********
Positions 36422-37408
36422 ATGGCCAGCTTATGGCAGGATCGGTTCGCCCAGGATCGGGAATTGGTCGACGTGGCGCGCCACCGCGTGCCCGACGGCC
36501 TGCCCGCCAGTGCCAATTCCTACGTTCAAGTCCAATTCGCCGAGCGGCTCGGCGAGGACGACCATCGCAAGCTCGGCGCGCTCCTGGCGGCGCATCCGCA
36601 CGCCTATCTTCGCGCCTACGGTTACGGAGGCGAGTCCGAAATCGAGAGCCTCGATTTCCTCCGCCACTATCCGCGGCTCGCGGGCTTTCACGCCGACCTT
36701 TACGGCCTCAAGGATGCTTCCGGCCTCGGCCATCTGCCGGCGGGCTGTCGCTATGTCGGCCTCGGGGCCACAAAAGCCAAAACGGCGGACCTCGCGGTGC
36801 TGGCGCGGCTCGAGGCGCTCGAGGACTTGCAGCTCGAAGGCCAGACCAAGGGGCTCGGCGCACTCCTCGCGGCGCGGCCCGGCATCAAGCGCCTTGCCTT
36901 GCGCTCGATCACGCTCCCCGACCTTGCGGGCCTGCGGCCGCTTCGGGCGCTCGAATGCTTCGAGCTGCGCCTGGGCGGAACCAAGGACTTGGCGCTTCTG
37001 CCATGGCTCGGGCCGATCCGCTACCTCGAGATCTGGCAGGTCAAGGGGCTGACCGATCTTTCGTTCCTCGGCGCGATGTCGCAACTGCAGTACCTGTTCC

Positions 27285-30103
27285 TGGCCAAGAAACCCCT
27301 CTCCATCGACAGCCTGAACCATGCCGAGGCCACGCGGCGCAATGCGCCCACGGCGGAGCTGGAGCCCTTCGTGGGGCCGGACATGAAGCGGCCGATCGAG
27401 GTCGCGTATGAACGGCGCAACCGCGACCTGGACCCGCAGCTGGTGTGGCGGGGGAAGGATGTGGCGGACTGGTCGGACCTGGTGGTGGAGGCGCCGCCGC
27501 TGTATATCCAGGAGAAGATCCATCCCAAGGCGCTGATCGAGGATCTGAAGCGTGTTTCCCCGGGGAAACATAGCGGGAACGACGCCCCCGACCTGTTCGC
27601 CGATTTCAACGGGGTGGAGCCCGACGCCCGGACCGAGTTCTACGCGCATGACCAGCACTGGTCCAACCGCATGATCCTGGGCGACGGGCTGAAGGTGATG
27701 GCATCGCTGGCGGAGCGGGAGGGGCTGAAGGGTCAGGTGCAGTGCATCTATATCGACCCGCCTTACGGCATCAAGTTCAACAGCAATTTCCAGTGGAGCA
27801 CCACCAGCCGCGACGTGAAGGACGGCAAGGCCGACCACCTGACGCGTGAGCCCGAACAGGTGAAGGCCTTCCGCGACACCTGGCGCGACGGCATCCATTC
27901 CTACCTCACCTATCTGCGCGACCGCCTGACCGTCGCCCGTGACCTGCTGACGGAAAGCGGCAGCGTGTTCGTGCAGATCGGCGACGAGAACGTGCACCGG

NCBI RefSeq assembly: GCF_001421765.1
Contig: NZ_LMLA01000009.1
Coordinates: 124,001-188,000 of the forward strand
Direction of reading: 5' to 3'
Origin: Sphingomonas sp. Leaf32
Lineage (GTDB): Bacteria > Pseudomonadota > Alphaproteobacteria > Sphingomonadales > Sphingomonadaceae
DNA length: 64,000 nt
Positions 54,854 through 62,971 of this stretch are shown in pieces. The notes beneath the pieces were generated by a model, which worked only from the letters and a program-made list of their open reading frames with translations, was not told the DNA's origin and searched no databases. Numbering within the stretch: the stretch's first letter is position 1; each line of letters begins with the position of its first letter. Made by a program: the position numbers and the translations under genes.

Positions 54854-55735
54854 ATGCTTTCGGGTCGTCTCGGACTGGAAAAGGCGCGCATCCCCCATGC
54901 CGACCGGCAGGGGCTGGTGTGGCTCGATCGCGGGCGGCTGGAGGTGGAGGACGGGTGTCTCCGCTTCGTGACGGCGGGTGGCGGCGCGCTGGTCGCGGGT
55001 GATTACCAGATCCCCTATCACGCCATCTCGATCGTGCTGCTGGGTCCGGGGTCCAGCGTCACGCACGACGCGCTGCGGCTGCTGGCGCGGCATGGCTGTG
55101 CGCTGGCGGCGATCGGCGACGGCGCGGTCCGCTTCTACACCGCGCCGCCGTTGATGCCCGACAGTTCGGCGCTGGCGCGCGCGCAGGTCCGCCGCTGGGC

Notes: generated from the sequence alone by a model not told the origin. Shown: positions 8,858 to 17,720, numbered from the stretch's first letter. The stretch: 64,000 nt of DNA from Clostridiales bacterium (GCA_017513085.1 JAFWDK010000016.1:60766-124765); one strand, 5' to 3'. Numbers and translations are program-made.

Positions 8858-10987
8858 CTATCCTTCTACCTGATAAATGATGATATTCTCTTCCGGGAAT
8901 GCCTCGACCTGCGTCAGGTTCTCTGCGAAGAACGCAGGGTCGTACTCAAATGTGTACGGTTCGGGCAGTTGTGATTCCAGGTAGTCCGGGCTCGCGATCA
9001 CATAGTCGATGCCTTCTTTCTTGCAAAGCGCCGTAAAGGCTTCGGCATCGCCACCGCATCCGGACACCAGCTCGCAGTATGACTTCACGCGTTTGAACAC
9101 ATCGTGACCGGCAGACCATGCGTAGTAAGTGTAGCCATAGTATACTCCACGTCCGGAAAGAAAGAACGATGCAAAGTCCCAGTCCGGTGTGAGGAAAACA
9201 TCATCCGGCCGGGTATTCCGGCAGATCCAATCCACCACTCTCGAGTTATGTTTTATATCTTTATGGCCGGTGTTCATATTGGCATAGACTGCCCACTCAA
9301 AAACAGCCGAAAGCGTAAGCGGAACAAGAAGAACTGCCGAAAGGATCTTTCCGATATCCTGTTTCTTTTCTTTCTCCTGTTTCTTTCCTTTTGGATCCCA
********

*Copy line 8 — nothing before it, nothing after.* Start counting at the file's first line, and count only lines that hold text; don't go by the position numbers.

37001 CCATGGCTCGGGCCGATCCGCTACCTCGAGATCTGGCAGGTCAAGGGGCTGACCGATCTTTCGTTCCTCGGCGCGATGTCGCAACTGCAGTACCTGTTCC